I was fixated on getting this feature —I didn’t want the jorge port of my website to feel like a downgrade in any way— but none of the options was usable as it was. What I ended up doing was extracting the text-replacement logic from gojekyll’s smartify filter —since it was the shortest and simplest of the lot, even if potentially slower— and used it in my own HTML traversal code, making sure to skip preformatted tags (pre, code, script, etc). The result is here.


One of the reasons why I decided to work on a command-line application was that it wouldn’t require building and polishing a graphical user interface. Although jorge init would generate a website, CSS included, I planned to just copy the styles from my home page. That didn’t go as planned, though: as soon as I started making minor tweaks to the page contents, I found myself struggling between CSS syntax nuances, browser quirks, and my own limitations.

I can tell what I like from what I don’t, aesthetically speaking; I occasionally get ideas to improve the look of my website, and I can Google my way into making them happen. But I am no designer; I don’t have the training to reason from first principles and think holistically about design as I can with program code —not to mention getting accessibility requirements right. I may get a site to look as I want but the CSS turns out to be brittle; any change may break things that were previously working and what looks good on my machine may not on my cellphone or a different browser. HTML and CSS have come a long way since the jQuery days, but I get war flashbacks whenever I see that iOS Firefox displays a completely different thing from Firefox Desktop because it’s just Safari under the hood, and then Safari Desktop’s responsive mode doesn’t match iOS Safari, either2.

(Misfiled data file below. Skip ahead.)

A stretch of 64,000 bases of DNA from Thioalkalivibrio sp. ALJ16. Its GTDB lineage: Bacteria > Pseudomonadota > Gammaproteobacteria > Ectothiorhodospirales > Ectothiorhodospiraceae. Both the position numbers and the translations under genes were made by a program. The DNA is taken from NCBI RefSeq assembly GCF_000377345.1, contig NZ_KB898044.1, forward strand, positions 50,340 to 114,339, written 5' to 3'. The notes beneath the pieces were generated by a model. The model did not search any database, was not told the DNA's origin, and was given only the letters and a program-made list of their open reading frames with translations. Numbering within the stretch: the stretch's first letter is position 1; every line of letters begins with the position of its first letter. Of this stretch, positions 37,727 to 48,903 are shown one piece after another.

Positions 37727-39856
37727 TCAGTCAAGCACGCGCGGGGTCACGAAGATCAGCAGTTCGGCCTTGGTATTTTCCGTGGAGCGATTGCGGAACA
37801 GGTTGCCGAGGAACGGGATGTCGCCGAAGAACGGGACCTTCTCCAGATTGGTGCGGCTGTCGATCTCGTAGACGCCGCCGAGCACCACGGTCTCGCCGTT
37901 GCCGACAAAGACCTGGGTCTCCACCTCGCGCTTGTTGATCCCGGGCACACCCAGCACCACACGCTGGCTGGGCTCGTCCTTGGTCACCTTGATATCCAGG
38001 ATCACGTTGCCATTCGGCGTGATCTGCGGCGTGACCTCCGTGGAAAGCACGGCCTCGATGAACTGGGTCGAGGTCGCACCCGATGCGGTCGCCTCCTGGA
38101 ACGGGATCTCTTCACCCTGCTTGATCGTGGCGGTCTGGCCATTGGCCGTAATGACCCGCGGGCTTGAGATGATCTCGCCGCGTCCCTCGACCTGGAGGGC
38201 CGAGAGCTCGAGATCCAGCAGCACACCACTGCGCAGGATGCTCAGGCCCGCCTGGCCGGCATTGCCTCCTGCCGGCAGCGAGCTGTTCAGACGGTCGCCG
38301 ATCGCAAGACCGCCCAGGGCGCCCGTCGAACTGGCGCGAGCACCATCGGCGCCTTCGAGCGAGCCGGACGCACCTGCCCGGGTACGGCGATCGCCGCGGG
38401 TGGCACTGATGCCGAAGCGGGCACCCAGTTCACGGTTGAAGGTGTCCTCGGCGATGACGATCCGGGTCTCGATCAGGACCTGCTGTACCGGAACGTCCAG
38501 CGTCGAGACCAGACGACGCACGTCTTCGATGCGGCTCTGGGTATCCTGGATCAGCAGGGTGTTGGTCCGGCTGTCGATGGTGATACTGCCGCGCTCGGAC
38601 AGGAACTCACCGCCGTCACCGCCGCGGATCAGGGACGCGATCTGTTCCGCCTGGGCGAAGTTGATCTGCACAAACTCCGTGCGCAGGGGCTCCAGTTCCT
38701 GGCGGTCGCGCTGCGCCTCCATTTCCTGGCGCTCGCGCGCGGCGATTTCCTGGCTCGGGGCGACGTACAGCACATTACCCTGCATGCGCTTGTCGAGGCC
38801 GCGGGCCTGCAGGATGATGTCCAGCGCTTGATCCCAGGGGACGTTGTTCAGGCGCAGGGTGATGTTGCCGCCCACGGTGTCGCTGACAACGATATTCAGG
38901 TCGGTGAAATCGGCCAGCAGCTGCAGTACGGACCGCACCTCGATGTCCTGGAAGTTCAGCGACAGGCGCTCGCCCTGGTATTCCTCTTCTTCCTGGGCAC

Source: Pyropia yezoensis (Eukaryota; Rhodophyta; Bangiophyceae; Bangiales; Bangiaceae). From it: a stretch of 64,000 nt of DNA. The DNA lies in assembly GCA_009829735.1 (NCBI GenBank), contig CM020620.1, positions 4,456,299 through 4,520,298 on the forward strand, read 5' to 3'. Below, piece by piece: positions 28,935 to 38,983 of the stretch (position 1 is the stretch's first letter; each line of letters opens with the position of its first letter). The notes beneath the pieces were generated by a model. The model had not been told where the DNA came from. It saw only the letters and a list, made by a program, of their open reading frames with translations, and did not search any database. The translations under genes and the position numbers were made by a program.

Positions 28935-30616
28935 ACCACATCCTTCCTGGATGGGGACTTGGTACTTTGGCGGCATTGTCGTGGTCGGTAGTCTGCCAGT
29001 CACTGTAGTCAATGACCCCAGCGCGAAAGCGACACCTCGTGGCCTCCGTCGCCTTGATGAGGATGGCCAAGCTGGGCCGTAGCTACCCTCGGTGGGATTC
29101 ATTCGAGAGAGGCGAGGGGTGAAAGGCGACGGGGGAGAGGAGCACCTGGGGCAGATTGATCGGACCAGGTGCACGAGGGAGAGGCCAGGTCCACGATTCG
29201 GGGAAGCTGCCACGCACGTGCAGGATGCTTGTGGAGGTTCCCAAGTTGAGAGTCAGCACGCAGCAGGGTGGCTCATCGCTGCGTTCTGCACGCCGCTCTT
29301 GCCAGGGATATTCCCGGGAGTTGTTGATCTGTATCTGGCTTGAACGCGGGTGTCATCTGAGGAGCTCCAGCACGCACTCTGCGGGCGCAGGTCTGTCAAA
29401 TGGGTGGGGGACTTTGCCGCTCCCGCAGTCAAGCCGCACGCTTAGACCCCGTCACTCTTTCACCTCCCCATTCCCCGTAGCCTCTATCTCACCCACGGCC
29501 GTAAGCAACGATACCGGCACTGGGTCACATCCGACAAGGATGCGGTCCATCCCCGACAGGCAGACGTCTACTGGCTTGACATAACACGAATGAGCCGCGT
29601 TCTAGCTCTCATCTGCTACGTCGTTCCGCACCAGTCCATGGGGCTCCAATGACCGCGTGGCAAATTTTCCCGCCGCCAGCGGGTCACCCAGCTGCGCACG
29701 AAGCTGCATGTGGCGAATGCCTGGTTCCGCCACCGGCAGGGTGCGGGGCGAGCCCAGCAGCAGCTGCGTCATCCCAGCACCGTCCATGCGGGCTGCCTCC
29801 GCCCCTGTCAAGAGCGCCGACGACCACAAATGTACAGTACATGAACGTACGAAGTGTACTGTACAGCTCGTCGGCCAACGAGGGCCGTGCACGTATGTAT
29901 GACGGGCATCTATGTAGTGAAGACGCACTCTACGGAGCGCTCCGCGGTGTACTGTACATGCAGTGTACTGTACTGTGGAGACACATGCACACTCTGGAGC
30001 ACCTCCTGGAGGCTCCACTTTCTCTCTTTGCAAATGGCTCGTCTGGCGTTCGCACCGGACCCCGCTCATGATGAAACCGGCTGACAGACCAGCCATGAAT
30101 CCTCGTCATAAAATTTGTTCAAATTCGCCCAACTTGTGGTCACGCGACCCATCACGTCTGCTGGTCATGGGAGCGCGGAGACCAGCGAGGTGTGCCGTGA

One place where things got hairy was trying to honor the browser preferences for light/dark mode (through color-scheme and prefers-color-scheme media queries) while doing syntax highlighting of code blocks (with a library that’s unaware of color preferences) but without forcing the same highlighting theme on all generated sites.



I know you can get the same behavior in Jekyll by changing the configuration. As with other options, I wanted the jorge configuration to meet my preferences by default.


This WebKit quirk was especially annoying.